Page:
Your point on the new electoral law is correct. Although it reinstates a mock proportional system, it's outcome forces parties to form majoritarian coalitions before the elections- not after as in the past proportional systems. Parties are therefore far more endebted to the the coalition for their very existence and voter weight.

It is certainly one of the worst electoral laws ever made, especially for its timing, but it does have one good merit: it allowed the left to win and have a decent margin to govern.

It's very eloquent that B made all this possible with another outcome in mind, but as with most of the infamous laws he passed, the Italian adage applies, "The devil makes pots but not the lid."

by de Gondi (publiobestia aaaatttthotmaildaughtusual) on Sat Apr 15th, 2006 at 05:49:34 PM EST
The Economist's quality is directly proportional to the page numbers.  Starts off with the heavy crap (leaders, US section, with the new lexington as grand crap-master); then you have the occasional high school essay (they call it "survey"). Then it gets better, culminating in the obituary, always the highlight of the newspaper.

Which is why the editorialists suffer from obituary envy. Unless they write about the US (the occasion for them to tell us their latest wet dream), they can't help pretending they're burying someone.

This week's shorter leader: Damn those French, Italians, and Germans for being alive. The fools don't even know how much better off they would be if they were all dead.

by Bernard Chazelle (Bernard Chazelle) on Sat Apr 15th, 2006 at 06:00:38 PM EST
The Economist is the only publication that I ever subscribed to which I canceled before my free trial period was over.

I commend anyone who has the patience to read it. Every article is suffused with a rightist know-it-all attitude. When you don't have the facts on your side use snide remarks instead.

The question is (again) when do the rich and rentier classes finally have enough?

Policies not Politics
---- Daily Landscape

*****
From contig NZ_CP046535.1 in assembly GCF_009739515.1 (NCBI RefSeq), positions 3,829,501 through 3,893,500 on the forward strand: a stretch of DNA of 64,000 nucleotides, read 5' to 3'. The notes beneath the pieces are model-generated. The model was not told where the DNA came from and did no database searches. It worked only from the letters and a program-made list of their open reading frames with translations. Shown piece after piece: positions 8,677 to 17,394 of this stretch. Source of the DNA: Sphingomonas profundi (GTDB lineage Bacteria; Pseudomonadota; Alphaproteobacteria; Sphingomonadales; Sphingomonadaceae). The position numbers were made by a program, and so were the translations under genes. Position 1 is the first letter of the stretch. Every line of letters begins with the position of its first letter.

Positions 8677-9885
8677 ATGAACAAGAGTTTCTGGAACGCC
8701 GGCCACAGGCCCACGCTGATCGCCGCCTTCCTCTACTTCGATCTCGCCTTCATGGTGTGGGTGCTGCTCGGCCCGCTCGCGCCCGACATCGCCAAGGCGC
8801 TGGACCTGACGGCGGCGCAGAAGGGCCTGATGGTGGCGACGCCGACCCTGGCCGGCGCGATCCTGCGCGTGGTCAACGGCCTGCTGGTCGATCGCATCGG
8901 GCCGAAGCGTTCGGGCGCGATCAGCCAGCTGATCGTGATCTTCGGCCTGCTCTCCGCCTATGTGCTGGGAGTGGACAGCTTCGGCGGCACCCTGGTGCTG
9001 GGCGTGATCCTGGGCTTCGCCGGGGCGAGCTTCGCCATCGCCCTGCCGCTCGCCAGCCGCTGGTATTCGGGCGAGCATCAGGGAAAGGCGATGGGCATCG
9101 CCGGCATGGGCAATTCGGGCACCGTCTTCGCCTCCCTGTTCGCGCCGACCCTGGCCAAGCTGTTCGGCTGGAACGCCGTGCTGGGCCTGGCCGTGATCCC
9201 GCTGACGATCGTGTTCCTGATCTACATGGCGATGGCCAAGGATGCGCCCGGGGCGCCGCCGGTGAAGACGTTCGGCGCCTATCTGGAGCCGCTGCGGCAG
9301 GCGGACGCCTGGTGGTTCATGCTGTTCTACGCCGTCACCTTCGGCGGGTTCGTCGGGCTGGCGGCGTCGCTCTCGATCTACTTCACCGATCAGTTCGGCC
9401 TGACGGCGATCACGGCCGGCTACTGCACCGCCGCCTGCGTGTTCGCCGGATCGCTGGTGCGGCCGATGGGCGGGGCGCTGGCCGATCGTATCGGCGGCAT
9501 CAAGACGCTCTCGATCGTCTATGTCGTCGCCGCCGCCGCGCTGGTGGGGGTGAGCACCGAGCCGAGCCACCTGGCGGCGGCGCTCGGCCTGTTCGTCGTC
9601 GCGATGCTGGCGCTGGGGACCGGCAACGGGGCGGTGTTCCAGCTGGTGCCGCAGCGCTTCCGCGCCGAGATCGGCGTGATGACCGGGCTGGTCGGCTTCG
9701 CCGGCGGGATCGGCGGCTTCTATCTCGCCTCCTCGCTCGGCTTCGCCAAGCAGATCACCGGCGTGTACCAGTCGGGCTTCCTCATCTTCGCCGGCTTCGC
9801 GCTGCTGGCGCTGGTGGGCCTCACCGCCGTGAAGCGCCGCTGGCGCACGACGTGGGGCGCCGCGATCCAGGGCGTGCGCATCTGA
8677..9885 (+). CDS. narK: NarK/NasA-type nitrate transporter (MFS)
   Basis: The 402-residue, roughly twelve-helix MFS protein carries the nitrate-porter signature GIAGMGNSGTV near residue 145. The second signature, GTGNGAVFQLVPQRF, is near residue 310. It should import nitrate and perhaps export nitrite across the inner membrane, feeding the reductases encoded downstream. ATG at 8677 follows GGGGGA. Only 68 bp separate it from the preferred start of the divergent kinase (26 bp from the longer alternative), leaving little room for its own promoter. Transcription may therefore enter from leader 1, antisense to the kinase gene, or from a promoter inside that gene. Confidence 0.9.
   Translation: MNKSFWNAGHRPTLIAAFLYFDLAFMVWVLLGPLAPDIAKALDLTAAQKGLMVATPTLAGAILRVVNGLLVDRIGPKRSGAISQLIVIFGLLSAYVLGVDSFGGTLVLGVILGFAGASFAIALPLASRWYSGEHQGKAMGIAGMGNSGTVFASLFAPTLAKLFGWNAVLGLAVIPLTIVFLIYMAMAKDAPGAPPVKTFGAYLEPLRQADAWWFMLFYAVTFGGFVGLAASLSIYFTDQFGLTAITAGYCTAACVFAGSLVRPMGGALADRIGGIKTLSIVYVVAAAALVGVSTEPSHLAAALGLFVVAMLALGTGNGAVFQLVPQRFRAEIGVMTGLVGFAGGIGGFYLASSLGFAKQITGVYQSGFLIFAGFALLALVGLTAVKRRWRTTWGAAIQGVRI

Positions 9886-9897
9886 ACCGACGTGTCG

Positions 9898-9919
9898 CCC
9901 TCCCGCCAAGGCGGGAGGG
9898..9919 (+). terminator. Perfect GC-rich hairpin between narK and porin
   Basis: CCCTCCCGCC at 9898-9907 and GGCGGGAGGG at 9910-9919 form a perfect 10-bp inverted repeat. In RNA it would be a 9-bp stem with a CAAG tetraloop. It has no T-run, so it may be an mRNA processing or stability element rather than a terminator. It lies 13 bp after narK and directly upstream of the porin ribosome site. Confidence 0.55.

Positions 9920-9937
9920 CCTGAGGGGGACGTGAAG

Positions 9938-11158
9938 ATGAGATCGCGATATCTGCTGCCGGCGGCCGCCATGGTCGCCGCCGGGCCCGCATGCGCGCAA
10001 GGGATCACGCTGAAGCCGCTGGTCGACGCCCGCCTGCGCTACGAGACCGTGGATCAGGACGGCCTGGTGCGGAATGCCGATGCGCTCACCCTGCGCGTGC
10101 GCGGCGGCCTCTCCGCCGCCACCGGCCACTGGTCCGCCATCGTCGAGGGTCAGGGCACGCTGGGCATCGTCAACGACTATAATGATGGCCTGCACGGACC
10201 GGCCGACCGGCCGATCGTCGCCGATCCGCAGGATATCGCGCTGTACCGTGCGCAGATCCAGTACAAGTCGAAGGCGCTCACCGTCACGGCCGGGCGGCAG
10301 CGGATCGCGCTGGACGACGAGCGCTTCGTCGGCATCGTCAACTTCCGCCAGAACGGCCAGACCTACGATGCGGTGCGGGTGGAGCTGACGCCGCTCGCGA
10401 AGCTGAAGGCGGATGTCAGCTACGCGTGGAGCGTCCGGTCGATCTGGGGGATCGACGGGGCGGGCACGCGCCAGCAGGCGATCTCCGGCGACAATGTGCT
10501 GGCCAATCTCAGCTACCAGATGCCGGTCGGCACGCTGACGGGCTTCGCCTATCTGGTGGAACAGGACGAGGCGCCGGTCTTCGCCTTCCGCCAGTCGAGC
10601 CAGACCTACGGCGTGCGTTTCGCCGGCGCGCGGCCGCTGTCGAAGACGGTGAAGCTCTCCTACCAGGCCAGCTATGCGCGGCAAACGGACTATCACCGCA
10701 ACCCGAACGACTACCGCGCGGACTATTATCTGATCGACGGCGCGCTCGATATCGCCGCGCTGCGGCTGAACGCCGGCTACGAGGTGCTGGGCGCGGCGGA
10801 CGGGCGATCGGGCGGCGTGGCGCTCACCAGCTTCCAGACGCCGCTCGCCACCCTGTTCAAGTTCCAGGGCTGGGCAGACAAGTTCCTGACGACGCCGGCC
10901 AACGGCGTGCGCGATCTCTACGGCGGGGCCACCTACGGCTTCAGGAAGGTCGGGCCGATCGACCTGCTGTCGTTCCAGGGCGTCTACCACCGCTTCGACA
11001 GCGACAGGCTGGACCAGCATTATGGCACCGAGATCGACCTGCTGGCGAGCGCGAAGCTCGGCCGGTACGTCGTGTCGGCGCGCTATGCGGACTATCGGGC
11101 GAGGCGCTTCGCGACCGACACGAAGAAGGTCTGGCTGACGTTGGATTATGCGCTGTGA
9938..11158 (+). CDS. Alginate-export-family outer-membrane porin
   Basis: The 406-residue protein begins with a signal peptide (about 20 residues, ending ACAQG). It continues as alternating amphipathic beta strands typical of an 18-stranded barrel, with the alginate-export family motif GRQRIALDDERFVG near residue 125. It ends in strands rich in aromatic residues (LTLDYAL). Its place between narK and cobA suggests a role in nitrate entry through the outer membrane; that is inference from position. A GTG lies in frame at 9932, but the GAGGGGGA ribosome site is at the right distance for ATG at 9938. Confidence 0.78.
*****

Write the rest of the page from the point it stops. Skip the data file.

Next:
by rdf (robert.feinman@gmail.com) on Sat Apr 15th, 2006 at 06:28:18 PM EST
Finland became an economic basket-case in 1990; it then implemented reforms that have today helped to make it on some assessments the world's most competitive economy

Finland was prior to 1990 one of the few countries that traded with both the east bloc and the west bloc. Their barter trade with the Soviet union was very profitable. That market almost completedly disappeared in 1991.

Finland has since with great help from the dotcom-boom (Nokia...) overcome most of that crisis, invested a lot in integration with the EU (only Nordic country with euro) but is still plagued by lower employment rates then the other Nordic countries.

Can the Economist say anything about a small country just because few people will know enough to challenge them on it?

Sweden's finest (and perhaps only) collaborative, leftist e-newspaper Synapze.se

by A swedish kind of death on Sat Apr 15th, 2006 at 06:41:55 PM EST
I'm thinking that this notion of "the Economy" as something separate from the wellbeing of the actual population, is traditionally symptomatic of authoritarian thinking...

An early form of it is found in the King as the living embodiment of the nation, and the notion that the "national" wealth and pride is best and most legitimately expressed in the astonishing wealth and profligacy of the Royals.  L'Etat, c'est moi!  But another tendril of the root mass might be found in the notion of beating or destroying the body to save the soul -- as in the punishment of heretics or the "disciplining" of children:  "I am only doing this [beating, torture, humilation, starving] for your own good."